China's policy to open its door wider to the outside world will benefit developing countries like the Philippines, Philippine Trade Secretary Ramon Lopez said on Thursday.
In an interview with Xinhua, Lopez said China "is now continuously supporting the globalization and liberalization of trade." He said the "noble act" is "very timely" given the recent developments that "some countries" are moving to "actually bring some trade wars."
Lopez lauded China for opening its market to the world, especially to developing countries.
"Definitely, this (strategy) will have a positive impact (to the world)," Lopez said.
Lopez said China has been adopting a strategy to buy more products from other countries to balance the trade with all the other countries.
"I think what China is doing is simply to continue the process of globalization and not build high tariff barriers and share prosperity with others," Lopez said.
China is the Philippines' largest trading partner, the largest source of import and the fourth largest export market.
Lopez said China's move is important given that China is one of the largest economies in the world.
"China is a huge country and huge economy, it gives hope to the smaller countries like the Philippines because China is thinking this way. This is the right way," Lopez said.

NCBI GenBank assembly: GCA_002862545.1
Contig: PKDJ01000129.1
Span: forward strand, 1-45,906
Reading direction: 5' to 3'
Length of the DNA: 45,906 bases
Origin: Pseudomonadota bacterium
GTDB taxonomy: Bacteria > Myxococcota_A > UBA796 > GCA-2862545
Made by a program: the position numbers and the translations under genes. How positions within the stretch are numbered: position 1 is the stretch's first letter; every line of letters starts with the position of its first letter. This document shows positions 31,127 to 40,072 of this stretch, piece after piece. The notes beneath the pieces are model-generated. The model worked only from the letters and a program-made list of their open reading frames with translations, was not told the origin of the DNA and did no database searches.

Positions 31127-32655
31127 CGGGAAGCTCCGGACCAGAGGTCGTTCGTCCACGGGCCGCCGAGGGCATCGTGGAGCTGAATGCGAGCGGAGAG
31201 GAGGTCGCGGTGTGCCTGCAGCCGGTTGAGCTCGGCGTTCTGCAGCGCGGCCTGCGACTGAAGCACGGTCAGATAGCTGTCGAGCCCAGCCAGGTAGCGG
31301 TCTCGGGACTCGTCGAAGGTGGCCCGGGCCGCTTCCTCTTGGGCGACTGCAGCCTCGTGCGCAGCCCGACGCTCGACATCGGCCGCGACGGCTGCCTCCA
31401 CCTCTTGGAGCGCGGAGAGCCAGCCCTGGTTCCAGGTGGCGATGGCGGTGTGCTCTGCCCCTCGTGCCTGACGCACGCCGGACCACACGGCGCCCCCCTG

"China's idea of 'building a community with a shared future for mankind' is very fair to mankind and music to our ears," he said.
"We would like to see that happen. We are very happy China is a mature economy with the Chinese good values. Noble, honor and fairness. Those are values we inherit from China centuries ago," he said.
Lopez cited the big number of Chinese living in the Philippines and the kind of values the Chinese community has imparted to the Filipinos.
"You can feel that this sets a role model and future form that everyone should follow. Fairness, impartial system, shared prosperity, balanced increase. These are all positive initiatives that China can do for the world," Lopez said.
This year marks the 40th anniversary of China's reform and opening-up. Lopez said the Philippines can learn a lot from China's development in the past 40 years, including how China promoted investment, and manufacturing in creating more jobs, he noted.
"This is the key that we achieve the growth. We need to take advantages of opportunities being provided by China, which means the Philippines needs to produce more to supply the Chinese market," he said.
Lopez said the China International Import Expo in Shanghai in November is a great opportunity for the Philippines to show off its products to the world.
Over 100 Philippine product and service exporters, as well as investors and government representatives, showed the willingness to attend the event.
"We appreciate the openness of China, especially to the Philippines. The challenges for us are how to cope with the opportunities coming our way," Lopez said.